The Individuals with Disabilities Education Act (IDEA) is a landmark federal statute that protects the rights of children with disabilities to receive a free and appropriate public education. One of the keys to ensuring that a public school district provides an appropriate education is the proper evaluation of the impact of the child’s disability on his/her education. The IDEA requires schools to conduct a range of comprehensive and periodic evaluations for each child who has been identified as having a disability. However, parents don’t always agree with the results of evaluations that a school may conduct. When this happens, the IDEA allows parents, under certain circumstances, to request that the school pay for an “independent educational evaluation” (an “IEE”) with a properly qualified expert not employed by the district.
The parents in this case disagreed with one specific evaluation conducted by the Trumbull Public School District and then requested public funding of seven IEEs. The parents took the position that once any evaluation of their child occurred, the school district, upon request by the parents, was required to pay for any IEE requested regardless of the scope of the original evaluation. If the parents had been successful in their argument, school districts could have been exposed to requests for IEEs which would have required a district to fund all-encompassing, wide-ranging and perhaps unnecessary IEE’s at public expense.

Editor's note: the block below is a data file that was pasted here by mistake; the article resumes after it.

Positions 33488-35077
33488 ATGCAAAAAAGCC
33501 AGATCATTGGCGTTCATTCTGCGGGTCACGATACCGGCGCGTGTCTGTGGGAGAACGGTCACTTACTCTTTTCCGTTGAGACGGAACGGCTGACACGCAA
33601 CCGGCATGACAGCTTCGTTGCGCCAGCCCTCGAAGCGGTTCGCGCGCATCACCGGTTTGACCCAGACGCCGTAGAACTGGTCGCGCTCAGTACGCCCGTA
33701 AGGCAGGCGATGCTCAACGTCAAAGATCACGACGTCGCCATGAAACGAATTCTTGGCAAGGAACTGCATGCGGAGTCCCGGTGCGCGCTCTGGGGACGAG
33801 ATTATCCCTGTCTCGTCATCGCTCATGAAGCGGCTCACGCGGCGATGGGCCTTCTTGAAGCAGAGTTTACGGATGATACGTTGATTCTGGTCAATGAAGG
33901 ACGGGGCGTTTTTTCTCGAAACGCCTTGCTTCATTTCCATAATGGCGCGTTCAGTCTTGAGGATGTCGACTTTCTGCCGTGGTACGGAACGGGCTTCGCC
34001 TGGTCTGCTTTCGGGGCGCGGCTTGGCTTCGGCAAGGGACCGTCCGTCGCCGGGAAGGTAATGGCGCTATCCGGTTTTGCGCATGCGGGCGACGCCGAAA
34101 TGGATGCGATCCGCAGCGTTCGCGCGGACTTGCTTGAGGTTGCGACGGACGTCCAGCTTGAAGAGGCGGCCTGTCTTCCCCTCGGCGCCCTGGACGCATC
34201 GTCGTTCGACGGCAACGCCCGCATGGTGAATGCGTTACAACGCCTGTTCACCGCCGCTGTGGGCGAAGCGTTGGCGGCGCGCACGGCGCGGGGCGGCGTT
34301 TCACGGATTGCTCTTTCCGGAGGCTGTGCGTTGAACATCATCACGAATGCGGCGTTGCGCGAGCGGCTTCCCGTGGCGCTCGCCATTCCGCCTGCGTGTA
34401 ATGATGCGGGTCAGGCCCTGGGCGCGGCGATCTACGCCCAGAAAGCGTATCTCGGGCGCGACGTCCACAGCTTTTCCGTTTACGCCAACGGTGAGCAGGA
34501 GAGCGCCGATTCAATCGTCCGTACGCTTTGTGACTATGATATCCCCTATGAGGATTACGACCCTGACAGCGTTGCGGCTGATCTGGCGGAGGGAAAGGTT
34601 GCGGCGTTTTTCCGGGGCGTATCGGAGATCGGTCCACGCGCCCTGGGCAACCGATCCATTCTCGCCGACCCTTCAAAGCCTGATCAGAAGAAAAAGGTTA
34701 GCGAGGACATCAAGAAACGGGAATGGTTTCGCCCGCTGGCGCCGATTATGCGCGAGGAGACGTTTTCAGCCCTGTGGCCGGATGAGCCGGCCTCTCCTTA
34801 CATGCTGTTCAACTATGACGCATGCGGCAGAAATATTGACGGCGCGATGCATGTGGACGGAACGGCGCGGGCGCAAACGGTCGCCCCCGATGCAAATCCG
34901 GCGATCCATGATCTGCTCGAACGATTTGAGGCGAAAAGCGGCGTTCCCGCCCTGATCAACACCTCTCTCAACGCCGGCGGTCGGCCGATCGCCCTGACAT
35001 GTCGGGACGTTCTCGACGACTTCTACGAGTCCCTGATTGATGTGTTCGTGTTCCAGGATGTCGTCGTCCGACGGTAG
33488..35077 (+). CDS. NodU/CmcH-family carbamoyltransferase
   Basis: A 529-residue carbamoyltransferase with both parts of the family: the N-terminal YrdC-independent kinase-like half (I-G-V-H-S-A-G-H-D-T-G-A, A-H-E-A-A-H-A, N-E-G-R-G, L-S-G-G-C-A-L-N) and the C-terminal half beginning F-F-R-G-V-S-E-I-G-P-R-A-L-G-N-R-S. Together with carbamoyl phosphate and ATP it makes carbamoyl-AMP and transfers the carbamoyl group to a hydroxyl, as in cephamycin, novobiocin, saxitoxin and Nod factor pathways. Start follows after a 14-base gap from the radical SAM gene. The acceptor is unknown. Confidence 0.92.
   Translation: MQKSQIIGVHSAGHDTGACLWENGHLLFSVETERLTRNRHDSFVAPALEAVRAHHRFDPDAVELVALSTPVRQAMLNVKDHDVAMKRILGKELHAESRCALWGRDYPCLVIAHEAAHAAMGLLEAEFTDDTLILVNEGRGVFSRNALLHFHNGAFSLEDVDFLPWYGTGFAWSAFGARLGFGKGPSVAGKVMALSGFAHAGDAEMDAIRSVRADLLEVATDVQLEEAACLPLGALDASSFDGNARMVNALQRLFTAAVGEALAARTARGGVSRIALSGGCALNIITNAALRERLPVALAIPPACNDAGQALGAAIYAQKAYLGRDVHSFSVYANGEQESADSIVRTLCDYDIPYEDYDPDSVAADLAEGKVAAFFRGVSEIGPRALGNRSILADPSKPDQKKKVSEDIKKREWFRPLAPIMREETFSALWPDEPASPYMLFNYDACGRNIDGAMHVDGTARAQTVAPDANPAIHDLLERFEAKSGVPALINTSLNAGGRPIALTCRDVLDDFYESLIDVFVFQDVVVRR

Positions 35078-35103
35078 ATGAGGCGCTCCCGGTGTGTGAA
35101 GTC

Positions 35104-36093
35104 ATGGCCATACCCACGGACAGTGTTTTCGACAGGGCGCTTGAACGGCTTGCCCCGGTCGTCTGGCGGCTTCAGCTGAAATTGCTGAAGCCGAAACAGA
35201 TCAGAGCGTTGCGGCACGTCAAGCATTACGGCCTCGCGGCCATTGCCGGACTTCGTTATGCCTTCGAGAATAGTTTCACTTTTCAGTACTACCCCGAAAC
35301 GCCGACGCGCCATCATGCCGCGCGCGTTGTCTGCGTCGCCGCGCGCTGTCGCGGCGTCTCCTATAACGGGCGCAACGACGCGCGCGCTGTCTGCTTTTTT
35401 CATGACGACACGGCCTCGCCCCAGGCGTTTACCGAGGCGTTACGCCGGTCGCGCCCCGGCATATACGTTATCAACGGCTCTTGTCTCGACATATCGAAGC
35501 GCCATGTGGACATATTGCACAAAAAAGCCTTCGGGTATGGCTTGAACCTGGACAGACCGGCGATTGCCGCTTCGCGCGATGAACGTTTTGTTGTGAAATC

Judge Jeffrey Alker Meyer of the United States District Court, writing one of the only (if not the only) opinions on this issue nationwide agreed with the Trumbull Public School District (Trumbull Board of Education). He determined that a parents’ disagreement with a limited assessment does not entitle the parent to ask that the school district pay for a wide-ranging, all-encompassing IEE. The Court also found that a parent who seeks the benefit of a publicly funded IEE must affirmatively disagree with the school district’s evaluation within two years of the date of that evaluation.
The matter is currently on appeal to the United States Court of Appeals for the Second Circuit.